Northern lights, scientifically called Aurora borealis are a unique natural phenomenon, appearing in the northern part of the northern hemisphere. In Roman myths it was referred to as "dawn of the north“ - Aurora was the goddess of the dawn.

Aurora borealis are caused by charged particles that reach the earths atmosphere during solar winds. Attracted by both poles of the earth’s magnetic field, these charged particles react with the molecules of the upper area of the atmosphere. This reaction causes light that appears in different colors, forming arches, curls, waves, patterns or scattered clouds across the sky. The different colours depend on the type of gas particles colliding.

This phenomenon takes place all year in all kinds of weather, but of course they can only be seen in the dark night sky. In Varanger the period between October and March is best for looking for northern lights. They are best seen in rural areas, where city lights can’t interfere with the night sky. New moon and a cloudless sky improve your chances of witnessing this spectacular celestial display even more.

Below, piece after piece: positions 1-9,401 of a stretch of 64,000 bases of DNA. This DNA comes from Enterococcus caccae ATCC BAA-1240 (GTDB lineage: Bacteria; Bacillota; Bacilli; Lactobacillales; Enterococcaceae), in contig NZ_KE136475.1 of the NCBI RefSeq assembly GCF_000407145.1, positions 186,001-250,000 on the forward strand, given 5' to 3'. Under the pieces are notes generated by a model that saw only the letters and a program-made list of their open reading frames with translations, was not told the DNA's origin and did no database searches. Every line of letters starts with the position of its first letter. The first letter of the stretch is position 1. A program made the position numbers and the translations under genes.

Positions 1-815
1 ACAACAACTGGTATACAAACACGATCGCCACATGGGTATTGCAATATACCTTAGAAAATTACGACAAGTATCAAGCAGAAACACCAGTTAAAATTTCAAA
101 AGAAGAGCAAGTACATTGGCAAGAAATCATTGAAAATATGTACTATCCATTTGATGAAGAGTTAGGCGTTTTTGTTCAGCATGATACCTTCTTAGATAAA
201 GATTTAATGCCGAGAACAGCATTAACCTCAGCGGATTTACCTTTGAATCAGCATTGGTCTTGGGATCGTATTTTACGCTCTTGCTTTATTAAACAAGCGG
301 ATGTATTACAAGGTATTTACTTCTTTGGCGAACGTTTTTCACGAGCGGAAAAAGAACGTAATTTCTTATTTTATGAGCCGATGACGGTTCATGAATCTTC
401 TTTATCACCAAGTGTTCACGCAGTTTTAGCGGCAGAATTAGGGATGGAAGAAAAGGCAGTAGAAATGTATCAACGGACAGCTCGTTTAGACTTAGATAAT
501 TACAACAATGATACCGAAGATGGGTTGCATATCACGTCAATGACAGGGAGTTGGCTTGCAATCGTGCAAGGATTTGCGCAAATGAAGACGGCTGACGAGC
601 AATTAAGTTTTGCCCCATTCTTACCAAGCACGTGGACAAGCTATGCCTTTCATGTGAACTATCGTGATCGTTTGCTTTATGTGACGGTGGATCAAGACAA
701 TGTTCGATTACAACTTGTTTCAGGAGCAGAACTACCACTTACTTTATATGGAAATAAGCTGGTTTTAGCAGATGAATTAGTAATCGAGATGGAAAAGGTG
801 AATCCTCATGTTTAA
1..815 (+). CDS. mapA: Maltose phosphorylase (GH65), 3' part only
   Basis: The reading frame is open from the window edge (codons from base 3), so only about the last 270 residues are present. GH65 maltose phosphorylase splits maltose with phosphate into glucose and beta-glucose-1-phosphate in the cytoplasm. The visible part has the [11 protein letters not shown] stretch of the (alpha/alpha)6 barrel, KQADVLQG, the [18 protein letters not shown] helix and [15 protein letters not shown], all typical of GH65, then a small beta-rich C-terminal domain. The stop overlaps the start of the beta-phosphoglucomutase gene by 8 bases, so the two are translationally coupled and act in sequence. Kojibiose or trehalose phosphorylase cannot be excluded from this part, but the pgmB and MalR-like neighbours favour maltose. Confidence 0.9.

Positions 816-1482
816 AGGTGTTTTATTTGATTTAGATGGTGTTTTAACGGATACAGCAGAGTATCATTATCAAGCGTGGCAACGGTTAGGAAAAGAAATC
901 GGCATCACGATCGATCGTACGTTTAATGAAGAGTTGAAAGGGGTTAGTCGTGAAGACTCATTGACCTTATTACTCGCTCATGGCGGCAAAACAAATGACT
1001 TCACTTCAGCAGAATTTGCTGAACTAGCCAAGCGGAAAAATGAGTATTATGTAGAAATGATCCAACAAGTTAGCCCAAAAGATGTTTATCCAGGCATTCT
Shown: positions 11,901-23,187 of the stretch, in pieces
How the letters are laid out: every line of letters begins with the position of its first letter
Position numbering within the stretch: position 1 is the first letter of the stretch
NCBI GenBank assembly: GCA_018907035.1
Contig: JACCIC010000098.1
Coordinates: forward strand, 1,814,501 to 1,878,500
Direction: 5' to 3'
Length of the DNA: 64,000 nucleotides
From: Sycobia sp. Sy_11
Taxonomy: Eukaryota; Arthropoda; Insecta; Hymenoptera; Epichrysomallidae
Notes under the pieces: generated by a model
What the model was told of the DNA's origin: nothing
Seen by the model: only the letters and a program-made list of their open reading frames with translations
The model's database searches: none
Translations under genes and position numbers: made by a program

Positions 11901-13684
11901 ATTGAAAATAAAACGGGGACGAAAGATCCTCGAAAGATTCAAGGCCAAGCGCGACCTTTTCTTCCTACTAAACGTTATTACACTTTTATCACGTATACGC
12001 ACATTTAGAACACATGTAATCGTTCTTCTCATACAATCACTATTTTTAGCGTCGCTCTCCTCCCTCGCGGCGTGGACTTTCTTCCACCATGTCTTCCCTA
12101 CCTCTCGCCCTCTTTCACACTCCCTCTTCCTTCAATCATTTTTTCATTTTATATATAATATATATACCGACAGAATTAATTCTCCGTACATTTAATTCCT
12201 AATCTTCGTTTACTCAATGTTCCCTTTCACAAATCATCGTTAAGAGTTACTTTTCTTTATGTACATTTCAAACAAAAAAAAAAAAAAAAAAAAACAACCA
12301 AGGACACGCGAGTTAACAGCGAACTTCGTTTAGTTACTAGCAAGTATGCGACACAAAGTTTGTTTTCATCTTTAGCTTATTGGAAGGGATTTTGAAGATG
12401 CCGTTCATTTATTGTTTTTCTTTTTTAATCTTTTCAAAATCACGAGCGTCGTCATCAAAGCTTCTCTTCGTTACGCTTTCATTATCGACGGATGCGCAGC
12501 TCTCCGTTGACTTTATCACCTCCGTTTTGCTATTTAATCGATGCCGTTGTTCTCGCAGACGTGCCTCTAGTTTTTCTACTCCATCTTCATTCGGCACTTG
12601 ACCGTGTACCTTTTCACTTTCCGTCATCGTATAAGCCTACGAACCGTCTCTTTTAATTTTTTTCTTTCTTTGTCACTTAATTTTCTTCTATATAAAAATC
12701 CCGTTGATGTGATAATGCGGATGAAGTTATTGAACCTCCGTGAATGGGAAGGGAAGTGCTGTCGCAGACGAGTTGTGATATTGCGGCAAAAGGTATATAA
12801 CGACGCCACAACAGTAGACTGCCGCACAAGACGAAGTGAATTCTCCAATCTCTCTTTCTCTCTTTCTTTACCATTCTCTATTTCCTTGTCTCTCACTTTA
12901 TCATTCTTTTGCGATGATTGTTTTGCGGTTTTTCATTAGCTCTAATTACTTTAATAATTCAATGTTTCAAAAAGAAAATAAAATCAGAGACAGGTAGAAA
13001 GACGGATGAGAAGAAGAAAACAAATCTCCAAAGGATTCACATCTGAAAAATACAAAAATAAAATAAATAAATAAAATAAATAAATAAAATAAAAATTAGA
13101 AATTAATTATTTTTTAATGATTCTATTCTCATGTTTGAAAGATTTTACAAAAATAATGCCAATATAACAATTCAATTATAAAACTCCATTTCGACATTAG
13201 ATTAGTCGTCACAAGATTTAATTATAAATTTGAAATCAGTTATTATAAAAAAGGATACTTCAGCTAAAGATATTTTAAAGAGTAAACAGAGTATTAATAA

Hasselnes wind shelter in the northernmost point of Vardø, designed by Biotope, is one of the key places not only for birding but also for watching Auroras in Varanger. Northern lights can be seen anywhere in Varanger from early September to mid April.

Watching Aurora borealis at the wind shelter at Hasselnes, Vardø